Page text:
Consequently, I think we're wise to remind ourselves of our governmental system process, so we can be aware should any efforts develop that might circumvent our best interests as citizens in all future Congressional (every two years) and U. S.  Presidential election years (every four years.)  

Did you realize a Speaker of the House of Representatives didn't have to be an elected member of the House?   I may have been taught this in Jr. High Civics many years ago, but I had forgotten.   What are your thoughts?


 













9 comments:

  1. It is scary to think what very powerful people might do to get what they want---AND, one forgets how close to the Presidency this positio is....Frightening!

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  2. Dear Joared, this is all new information to me. Like you, maybe I learned it as a freshman taking Civics in high school, but I certainly don't remember any of this. Quite frankly, it's scary, and a good writer of fiction--thrillers--could do a lot with this. Peace.

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  3. New to me, and bothersome. Things like this should be fixed. One would think some legislator interested in good government (there must be one somewhere!) would sponsor a constitutional amendment to require the speaker be elected by House members. The fix would take a long time, but cost nothing and apparently have no negatives.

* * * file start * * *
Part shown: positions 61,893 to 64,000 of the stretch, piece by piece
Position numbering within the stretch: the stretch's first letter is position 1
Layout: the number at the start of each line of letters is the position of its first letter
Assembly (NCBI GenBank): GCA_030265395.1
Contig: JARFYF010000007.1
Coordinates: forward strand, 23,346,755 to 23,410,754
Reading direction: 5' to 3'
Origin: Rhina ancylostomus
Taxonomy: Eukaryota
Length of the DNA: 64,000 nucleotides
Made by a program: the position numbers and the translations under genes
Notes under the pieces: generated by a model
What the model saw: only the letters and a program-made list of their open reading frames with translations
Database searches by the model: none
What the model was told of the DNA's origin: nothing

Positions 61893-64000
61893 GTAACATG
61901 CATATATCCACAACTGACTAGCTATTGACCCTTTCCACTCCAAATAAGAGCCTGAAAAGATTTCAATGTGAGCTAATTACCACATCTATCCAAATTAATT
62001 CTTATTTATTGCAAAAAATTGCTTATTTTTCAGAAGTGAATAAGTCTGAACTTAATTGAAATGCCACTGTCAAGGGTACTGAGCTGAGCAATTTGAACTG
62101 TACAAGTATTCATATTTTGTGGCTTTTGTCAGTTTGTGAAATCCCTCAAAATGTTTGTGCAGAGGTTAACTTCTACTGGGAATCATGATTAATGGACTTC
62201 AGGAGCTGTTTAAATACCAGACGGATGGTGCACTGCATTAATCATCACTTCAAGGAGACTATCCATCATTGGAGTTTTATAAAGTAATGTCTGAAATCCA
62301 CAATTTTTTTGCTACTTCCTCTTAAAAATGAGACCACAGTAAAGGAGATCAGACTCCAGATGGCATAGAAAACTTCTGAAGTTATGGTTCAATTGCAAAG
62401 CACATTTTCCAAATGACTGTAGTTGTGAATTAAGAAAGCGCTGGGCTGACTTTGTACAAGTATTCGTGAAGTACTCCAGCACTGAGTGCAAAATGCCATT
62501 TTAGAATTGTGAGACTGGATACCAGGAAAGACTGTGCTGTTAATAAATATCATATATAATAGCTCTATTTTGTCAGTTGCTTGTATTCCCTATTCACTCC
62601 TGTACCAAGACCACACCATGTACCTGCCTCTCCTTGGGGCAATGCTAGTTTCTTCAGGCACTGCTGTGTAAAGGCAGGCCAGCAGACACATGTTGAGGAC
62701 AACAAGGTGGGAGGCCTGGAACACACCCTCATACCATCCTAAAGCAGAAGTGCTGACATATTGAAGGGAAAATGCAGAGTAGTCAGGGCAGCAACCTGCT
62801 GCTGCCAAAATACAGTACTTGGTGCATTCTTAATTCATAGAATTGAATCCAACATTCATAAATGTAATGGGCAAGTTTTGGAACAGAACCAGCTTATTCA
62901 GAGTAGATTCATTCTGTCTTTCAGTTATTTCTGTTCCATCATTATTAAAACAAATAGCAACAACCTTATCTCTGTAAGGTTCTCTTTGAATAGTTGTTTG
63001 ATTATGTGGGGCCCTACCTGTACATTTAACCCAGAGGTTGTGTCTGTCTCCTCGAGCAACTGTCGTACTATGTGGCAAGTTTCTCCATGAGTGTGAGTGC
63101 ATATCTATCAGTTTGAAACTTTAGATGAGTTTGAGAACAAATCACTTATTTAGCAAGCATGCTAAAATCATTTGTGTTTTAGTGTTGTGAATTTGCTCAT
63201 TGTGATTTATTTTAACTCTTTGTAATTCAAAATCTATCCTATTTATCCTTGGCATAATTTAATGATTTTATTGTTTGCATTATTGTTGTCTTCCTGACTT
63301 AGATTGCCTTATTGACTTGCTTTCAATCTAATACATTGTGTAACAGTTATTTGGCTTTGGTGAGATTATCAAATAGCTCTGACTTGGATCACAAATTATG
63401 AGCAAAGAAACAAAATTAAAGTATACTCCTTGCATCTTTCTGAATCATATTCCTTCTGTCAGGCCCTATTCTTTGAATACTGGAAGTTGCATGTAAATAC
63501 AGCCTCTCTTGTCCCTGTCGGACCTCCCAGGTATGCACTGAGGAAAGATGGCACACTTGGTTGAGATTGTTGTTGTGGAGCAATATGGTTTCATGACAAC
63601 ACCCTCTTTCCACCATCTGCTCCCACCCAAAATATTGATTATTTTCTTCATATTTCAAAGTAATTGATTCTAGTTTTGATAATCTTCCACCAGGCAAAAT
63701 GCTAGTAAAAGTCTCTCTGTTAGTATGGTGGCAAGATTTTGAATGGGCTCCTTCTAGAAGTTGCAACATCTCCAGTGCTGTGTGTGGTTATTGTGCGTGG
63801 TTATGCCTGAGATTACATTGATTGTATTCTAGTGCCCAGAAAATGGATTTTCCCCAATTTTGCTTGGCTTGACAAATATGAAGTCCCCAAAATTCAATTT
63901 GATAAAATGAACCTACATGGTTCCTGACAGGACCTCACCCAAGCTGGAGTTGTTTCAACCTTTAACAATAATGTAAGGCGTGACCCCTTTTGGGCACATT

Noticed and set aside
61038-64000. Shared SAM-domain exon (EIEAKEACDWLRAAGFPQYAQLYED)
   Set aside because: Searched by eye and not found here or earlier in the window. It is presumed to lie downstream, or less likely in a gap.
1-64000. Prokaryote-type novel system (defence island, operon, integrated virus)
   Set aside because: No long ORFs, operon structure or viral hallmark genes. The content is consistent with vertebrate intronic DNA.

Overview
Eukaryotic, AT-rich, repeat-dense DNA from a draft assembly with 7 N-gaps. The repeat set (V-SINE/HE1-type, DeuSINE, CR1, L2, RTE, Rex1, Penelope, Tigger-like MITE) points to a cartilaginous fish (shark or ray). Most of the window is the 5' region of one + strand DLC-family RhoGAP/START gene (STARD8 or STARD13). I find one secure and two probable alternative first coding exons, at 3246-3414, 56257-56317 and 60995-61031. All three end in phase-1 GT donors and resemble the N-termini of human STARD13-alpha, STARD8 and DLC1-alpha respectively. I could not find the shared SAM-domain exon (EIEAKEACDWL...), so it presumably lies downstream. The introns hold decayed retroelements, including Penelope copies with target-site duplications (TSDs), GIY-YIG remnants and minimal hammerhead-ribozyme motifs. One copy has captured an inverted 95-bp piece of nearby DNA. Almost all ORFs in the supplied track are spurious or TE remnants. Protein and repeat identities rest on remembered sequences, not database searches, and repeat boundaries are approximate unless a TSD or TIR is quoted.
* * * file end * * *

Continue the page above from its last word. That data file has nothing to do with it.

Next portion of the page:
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    1. The constitution does require the speaker be elected by House members, BUT "...the Constitution does not require the Speaker to be a Member of the House, all Speakers have been Members."

      You, Dick, or I, any other citizen, could become Speaker of the House if we could get enough Representatives to vote for us -- which is my point of concern if there was a worst case scenario involving enough Congresspersons.

      "To be elected, a candidate must receive an absolute majority of the votes cast—which may be less than a majority of the full House because of vacancies, absentee Members, or Members who vote "present."

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  4. Joared: How often has this happened in our history? Has there ever been another person besides NG who was proposed for Speaker who was not an elected member of the House?

    The end is nigh.....